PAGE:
A 67-year-old Tampa man was killed Tuesday when the Chevrolet Tracker he was riding in swerved to avoid an oncoming truck. Limas Brown of 1901 E Genessee was riding in the passenger seat of the Tracker headed east on Big Bend Road with three other people at about 4 p.m. A Ford pickup traveling west swerved around a bicyclist, according to the Hillsborough County Sheriff's Office. The driver of the Tracker lost control and the Tracker flipped over. Brown was ejected. He was pronounced dead at the scene.
Astronomy club offers
chance to see comet
ST. PETERSBURG _ When the comet Ikeya-Zhang was discovered Feb. 1, astronomers thought it might put on a spectacular nighttime show during the next few months. It was brightening as it neared the sun, and some thought Ikeya-Zhang might be the return of a particularly bright comet last recorded in 1532.
Alas, no. Ikeya-Zhang is now thought to be the return of a lesser space traveler last witnessed on Earth in 1661. This is a "come-down of sorts," according to the Web site SPACE.com, because the 1661 comet was a "middle-of-the-road performer."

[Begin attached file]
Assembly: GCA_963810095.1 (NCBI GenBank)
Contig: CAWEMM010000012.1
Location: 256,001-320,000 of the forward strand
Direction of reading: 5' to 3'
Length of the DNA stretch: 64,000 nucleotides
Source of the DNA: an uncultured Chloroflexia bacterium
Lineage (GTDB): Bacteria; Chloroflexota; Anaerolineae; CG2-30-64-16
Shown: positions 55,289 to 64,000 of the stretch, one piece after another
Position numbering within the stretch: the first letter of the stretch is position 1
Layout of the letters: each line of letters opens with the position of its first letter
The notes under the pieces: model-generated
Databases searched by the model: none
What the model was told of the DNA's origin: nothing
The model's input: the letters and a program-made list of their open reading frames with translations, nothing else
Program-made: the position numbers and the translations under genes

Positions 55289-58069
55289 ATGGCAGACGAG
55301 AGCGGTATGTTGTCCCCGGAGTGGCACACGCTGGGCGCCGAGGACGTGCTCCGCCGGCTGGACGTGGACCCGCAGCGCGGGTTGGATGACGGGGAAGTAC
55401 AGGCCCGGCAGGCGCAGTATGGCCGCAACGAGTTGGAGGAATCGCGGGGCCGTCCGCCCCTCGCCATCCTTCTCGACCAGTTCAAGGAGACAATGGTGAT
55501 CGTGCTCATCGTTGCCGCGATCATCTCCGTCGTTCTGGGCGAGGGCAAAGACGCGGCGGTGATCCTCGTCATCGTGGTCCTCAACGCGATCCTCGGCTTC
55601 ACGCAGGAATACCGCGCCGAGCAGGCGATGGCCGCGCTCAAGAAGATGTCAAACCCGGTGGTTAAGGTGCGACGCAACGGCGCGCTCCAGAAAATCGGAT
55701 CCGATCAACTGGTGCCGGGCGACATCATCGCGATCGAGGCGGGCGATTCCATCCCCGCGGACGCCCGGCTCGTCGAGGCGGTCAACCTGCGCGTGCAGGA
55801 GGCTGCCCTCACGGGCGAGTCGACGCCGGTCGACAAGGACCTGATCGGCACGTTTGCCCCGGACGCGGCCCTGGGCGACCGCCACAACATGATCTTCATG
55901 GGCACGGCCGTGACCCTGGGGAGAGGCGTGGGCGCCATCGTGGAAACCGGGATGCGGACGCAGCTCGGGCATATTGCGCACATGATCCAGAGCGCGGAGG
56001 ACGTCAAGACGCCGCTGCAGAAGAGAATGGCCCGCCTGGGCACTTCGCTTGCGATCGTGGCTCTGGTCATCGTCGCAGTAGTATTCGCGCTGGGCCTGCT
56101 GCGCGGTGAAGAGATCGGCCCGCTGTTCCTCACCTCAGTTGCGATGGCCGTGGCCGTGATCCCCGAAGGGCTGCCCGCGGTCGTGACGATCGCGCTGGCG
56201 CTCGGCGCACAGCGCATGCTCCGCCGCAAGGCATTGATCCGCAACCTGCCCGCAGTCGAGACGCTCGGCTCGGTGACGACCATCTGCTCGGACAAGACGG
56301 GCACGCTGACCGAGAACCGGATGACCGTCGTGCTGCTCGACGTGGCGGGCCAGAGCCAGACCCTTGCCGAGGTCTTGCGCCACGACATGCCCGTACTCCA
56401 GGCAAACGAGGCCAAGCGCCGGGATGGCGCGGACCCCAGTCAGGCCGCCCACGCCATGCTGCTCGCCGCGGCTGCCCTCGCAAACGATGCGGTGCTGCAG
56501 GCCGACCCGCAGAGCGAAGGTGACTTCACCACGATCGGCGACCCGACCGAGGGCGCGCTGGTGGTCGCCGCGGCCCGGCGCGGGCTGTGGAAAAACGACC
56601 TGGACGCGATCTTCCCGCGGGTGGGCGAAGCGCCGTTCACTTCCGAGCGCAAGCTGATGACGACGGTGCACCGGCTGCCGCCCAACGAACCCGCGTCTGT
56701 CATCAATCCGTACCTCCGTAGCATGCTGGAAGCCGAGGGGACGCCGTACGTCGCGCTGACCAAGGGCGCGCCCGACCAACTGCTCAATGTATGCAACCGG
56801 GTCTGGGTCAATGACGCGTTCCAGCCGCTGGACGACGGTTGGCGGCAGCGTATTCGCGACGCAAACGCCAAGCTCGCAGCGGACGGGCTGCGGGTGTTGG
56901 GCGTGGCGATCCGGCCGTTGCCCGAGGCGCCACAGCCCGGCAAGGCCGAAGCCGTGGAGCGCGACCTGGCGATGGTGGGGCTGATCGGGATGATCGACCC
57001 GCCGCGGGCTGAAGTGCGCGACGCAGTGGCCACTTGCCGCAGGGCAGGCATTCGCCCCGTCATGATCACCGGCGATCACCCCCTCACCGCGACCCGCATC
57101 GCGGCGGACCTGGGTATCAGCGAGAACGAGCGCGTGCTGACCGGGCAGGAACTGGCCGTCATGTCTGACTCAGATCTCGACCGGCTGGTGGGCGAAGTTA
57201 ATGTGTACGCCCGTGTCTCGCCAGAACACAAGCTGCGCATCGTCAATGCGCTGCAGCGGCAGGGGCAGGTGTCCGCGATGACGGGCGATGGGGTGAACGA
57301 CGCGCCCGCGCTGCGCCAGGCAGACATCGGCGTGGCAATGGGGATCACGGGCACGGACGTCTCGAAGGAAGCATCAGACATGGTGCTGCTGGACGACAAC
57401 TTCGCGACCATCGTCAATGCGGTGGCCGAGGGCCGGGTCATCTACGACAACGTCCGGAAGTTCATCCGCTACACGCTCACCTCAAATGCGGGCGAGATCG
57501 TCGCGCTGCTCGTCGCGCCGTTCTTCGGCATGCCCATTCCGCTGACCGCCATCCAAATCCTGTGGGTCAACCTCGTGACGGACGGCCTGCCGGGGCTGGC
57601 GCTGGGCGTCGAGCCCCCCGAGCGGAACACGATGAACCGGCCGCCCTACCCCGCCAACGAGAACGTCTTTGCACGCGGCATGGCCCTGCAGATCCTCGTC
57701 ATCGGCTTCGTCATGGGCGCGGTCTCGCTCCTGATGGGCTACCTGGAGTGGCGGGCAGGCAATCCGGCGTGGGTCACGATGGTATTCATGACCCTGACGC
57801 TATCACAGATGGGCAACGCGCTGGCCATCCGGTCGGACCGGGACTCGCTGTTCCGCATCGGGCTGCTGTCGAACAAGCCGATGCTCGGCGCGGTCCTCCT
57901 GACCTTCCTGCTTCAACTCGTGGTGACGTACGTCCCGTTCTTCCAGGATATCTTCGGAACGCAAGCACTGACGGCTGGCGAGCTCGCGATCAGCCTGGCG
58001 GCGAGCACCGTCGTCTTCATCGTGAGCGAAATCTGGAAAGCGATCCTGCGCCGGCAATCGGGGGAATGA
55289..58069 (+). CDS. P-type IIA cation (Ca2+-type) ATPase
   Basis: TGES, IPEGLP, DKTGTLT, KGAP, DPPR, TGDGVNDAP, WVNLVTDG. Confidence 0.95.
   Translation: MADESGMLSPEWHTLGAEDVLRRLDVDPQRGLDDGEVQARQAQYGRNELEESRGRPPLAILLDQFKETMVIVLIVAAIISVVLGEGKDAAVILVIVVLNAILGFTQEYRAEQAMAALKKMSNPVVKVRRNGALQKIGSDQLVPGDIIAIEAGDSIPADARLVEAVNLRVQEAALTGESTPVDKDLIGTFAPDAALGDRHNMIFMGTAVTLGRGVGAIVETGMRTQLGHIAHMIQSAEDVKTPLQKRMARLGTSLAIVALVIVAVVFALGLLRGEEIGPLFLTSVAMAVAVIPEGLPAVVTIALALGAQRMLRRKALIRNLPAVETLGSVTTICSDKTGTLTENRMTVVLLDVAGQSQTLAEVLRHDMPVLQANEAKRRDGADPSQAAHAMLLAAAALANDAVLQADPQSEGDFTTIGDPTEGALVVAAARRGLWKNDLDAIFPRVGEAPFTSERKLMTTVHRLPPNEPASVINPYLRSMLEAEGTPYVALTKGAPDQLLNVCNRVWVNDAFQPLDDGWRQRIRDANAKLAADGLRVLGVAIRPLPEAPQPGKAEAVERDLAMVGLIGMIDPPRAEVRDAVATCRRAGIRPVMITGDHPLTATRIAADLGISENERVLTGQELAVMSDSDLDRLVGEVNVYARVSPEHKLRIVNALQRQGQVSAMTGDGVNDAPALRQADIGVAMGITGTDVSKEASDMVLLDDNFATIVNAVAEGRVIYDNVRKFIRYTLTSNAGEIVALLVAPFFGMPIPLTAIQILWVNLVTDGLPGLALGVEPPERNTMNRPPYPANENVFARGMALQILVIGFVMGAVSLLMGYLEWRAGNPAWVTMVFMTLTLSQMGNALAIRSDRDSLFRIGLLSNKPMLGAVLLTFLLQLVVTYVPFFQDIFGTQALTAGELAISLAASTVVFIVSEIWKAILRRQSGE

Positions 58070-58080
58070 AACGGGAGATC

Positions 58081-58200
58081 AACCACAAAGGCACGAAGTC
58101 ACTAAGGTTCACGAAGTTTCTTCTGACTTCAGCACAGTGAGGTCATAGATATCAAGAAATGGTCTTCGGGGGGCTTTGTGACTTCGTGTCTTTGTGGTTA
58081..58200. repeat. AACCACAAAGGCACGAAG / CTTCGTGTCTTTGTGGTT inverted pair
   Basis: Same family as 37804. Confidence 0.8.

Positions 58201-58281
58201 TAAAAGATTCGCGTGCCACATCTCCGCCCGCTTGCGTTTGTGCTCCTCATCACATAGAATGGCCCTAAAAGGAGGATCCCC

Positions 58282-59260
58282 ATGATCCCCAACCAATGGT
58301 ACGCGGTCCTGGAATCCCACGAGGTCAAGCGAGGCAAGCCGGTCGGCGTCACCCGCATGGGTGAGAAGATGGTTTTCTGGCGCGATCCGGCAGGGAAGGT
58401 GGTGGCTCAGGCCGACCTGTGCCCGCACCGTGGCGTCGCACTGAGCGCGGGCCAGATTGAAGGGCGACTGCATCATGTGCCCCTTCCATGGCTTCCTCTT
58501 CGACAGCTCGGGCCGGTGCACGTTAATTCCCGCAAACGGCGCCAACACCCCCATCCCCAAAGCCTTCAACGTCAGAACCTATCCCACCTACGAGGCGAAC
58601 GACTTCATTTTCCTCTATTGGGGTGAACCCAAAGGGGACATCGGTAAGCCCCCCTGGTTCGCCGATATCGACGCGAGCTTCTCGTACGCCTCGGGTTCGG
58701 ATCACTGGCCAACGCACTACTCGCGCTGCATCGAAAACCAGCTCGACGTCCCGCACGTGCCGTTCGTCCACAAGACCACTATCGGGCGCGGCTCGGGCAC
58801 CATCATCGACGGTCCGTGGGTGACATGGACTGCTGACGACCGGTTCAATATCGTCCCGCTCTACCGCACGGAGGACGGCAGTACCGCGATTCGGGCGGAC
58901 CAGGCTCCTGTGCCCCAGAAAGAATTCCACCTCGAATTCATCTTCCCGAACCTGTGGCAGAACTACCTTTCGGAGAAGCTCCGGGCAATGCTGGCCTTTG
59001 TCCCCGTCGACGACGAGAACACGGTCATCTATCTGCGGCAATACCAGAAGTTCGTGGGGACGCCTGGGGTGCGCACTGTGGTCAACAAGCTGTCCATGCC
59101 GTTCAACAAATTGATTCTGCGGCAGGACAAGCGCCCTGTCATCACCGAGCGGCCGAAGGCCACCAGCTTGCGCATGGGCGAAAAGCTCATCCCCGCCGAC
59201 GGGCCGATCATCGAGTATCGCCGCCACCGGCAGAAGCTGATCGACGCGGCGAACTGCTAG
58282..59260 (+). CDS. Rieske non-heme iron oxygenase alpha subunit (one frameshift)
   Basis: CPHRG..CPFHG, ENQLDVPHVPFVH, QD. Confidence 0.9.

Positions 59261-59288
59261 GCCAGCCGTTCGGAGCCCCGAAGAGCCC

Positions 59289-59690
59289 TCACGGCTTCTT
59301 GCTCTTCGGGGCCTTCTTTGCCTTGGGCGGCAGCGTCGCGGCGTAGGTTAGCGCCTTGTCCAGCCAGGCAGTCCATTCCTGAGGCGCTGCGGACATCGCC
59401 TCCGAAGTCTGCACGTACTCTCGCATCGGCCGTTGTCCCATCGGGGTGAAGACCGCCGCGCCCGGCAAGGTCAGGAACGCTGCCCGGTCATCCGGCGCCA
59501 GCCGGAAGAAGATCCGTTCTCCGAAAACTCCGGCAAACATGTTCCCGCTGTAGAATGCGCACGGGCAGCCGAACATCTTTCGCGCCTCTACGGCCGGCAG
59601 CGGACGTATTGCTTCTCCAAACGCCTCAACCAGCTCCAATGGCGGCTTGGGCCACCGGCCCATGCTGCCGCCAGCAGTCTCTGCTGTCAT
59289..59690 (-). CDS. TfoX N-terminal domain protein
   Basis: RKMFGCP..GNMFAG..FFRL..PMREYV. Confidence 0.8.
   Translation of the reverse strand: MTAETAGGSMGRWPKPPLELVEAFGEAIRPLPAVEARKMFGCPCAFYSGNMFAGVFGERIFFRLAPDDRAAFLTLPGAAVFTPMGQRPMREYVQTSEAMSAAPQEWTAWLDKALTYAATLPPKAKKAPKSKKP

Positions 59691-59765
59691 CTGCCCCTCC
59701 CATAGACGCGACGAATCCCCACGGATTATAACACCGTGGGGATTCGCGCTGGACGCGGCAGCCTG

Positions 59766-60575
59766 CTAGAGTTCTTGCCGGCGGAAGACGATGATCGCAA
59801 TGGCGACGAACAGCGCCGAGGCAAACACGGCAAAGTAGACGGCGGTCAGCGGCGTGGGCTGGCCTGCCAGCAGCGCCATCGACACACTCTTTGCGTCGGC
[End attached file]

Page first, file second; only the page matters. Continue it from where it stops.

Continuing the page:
Nevertheless, the St. Petersburg Astronomy Club is offering a chance _ though not a particularly good one _ to see it.
Between 7:30 and 8:15 p.m. Saturday at the Science Center at 7701 22nd Ave. N, the club will have from 10 to 20 telescopes aimed just above the horizon in the west-northwest sky. Bring the kids and take a look, said club secretary Dan Bricker.
"I think it would be visible with the naked eye if we did not live in such a populated area," Bricker said. "I don't get excited about comets unless they have a tail, and this one does. But it will be gone by the end of next week."
Although the comet will be visible only until about 8:15, other features of the night sky can be viewed through the club's telescopes until 11 p.m., Bricker said.